A passive policy towards Pakistan is counterproductive

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New Delhi, Aug.20 (ANI): Pakistan, like any other country has to deal with a dynamic environment. Today it has to contend with an unstable political spectrum and complex economic issues like the looming debt trap. Keen to project itself internationally as a victim of terrorism, it is engaged in the flagging war against terror.

To add to the problems, it has had to face natural disasters like the recent devastating floods. Amidst all this, one activity that remains constant for the country is its anti-India attitude, which is nurtured most assiduously by the Pakistani Army, the ISI and government of Pakistan in the given order of priority.

The country is trying to deal with a natural disaster of unprecedented magnitude. There are people dead and dying due to lack of adequate infrastructure and means to deal with the calamity. India has been standing on the margin with an aid package and Prime Minister Manmohan Singh has been making repeated appeals to the Pakistan government to accept the same.

Pakistan was 'considering' for many days whether to accept India's assistance. To add salt to injury the Pakistani Army resumed violation of ceasefire along the Line of Control with the intention of assisting terrorist groups engaged in infiltration into India.

The August 19 ceasefire violation which coincided with Prime Minister Manmohan Singh's appeal to his Pakistani counterpart to accept Indian aid for the flood victims witnessed mortar and rocket fire directly at Indian positions on the Line of Control at Nangi Tekri in Krishna Ghati sector of Poonch district.

At a conservative estimate this is the tenth recorded ceasefire violation this year. India has already lodged two protests with the Pakistan High Commission in this regard this year - one on January 22 and the second on July 18.

There have been more than 20 foiled infiltration bids this year, Defence Minister A K Antony has disclosed that from January to June this year 255 terrorists have attempted to infiltrate into India.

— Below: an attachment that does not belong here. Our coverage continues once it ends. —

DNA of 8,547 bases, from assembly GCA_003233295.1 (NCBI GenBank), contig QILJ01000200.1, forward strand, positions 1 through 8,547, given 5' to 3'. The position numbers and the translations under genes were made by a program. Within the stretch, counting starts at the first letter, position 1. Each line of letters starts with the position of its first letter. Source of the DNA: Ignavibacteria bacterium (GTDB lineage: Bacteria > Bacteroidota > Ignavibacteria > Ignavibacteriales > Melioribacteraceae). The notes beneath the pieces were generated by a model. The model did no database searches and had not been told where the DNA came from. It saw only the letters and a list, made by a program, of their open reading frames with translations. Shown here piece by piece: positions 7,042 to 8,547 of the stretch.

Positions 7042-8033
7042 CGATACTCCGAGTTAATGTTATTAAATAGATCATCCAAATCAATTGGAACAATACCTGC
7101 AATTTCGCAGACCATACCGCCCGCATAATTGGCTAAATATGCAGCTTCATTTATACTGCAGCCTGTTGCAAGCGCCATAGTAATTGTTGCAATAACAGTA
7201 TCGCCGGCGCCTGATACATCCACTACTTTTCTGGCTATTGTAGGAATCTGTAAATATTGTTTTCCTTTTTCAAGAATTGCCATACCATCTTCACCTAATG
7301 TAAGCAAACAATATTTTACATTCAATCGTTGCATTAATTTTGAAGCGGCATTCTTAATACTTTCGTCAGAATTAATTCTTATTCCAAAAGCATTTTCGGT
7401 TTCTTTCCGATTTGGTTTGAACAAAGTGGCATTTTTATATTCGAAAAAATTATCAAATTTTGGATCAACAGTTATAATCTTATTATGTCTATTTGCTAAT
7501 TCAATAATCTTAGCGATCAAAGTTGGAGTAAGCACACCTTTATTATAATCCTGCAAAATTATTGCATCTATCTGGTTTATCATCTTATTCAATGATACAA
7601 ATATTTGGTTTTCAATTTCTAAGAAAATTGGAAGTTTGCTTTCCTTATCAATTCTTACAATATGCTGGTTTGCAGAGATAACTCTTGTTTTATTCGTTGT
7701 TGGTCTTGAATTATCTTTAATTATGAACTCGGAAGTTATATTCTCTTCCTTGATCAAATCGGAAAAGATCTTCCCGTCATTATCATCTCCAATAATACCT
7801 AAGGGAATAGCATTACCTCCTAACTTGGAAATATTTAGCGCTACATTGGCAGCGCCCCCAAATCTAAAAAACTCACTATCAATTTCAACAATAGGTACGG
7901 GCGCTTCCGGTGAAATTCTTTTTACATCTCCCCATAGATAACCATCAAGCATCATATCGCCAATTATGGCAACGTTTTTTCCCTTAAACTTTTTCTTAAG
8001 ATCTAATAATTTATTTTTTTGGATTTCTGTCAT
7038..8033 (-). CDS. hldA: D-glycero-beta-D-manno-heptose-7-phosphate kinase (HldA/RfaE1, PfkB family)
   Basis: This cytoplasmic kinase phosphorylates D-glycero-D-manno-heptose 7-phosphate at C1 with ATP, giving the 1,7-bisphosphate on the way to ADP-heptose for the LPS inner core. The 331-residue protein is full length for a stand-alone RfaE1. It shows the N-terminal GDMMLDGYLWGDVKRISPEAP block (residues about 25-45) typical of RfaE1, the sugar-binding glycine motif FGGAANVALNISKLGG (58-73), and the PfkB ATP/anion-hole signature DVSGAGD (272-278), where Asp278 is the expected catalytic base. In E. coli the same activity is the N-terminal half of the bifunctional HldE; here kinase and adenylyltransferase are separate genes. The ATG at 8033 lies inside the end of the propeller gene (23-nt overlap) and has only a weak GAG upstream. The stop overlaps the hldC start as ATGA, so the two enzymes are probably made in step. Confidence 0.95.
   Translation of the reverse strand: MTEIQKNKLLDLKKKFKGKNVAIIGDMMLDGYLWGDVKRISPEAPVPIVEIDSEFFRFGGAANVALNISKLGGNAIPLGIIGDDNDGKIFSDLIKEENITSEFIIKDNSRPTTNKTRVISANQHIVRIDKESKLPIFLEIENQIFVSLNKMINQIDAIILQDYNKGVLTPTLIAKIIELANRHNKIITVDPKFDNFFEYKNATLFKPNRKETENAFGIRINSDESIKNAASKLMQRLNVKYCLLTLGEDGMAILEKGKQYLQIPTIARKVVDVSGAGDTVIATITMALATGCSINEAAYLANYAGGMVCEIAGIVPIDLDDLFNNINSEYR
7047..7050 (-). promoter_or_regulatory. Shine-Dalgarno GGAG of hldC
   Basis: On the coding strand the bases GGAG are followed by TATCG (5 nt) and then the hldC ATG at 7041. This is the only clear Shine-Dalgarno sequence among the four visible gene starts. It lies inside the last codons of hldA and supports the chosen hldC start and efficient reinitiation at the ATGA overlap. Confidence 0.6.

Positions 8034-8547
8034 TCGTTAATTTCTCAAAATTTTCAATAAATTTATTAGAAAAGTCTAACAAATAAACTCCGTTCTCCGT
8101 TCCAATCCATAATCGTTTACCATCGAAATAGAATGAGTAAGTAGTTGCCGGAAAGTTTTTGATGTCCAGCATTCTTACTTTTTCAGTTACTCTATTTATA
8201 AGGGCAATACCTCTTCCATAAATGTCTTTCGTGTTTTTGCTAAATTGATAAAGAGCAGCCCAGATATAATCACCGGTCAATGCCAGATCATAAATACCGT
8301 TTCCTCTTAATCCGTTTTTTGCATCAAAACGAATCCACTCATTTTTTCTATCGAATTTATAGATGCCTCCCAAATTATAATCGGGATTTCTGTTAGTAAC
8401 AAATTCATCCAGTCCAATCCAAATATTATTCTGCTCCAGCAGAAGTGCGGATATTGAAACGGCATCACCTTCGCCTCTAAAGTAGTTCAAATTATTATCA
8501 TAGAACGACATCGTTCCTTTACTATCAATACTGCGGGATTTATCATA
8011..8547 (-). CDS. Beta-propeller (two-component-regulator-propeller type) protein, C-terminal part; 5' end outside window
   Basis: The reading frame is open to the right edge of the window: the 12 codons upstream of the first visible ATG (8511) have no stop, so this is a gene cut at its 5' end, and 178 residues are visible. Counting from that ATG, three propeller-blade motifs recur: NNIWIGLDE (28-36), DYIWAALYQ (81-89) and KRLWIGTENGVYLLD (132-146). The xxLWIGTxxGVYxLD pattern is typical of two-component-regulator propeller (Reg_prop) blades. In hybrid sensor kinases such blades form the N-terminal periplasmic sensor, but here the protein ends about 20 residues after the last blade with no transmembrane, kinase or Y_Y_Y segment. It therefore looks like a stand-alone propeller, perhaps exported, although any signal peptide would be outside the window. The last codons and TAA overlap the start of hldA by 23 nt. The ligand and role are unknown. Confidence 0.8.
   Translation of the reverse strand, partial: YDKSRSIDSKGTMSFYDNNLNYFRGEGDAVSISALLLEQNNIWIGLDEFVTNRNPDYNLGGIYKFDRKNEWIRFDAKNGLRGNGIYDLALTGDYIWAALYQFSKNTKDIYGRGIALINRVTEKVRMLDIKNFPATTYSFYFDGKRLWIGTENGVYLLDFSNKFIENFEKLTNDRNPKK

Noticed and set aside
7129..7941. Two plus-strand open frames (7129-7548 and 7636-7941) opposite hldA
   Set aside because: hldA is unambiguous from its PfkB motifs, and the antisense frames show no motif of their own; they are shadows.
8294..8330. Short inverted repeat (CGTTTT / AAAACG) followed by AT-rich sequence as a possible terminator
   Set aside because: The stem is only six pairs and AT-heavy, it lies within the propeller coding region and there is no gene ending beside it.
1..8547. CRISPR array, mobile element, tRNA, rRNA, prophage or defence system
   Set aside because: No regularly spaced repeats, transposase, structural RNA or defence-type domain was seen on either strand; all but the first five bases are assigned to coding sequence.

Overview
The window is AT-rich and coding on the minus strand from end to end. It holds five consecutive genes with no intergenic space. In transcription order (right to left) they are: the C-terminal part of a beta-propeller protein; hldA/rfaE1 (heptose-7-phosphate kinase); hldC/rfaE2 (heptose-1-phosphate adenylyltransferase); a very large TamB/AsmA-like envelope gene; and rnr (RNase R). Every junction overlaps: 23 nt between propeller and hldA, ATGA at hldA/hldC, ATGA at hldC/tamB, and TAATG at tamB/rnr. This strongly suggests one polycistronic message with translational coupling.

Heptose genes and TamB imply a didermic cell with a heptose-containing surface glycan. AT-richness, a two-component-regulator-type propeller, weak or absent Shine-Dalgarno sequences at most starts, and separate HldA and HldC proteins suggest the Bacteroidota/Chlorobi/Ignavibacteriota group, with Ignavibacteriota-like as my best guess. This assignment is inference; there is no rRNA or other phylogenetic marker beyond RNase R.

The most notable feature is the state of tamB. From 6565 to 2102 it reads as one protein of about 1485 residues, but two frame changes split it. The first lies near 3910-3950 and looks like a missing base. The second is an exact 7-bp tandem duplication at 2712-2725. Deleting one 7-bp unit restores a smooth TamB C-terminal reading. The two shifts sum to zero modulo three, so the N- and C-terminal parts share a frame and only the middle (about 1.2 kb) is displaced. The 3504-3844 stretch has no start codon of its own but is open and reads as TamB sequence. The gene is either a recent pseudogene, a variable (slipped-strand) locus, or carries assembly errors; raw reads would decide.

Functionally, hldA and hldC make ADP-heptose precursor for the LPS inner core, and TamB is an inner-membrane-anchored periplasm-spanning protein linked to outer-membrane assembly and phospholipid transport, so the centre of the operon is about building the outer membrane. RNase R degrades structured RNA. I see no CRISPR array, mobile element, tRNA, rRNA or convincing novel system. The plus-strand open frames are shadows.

Intelligence inputs indicate that the latest strategy of the Inter Services Intelligence is to keep the Kashmir issue alive by combining infiltration attempts with unleashing of civil unrest, so as to keep the pot boiling. Whether it is a coincidence or otherwise, this policy was at its peak when India was attempting diplomatic parleys with Pakistan.

The embarrassment Indian Foreign Minister Krishna had to face during his visit to Pakistan in July this year is well recorded. That apart, while these parleys at different levels were going on, unrest in Kashmir and infiltration attempts and cease-fire violations were happening with regularity.

One cannot fault the good intentions of our Prime Minister in offering aid for the flood-affected people of Pakistan. As a neighbour, India was spontaneous in extending assistance to humanity afflicted by calamity.

True, it is our moral duty to come to the aid of the Pakistani people in their hour of suffering. But the belligerent attitude of the leaders of Pakistan hurts.

The devastation of the Axis powers, mainly Germany and Japan, was carried out by the European and American powers during the World War was carried out on the basis of the policy - "when you have an unrelenting enemy in your backyard crush him completely in the shortest possible period of time so that peace can maintained in the long run".

There are many in India who feels that we may bleed for the poor and downtrodden in Pakistan but we are, by no means, helping them with our passive and dovish approach. In the face of our passivity, they are being made to suffer by their leaders who keep raising the anti-India bogey for personal gains.

While bending backwards and extending aid, should we be passive? By Jaibans Singh (ANI)

Pl. Note: The views expressed in the above article are that of the author

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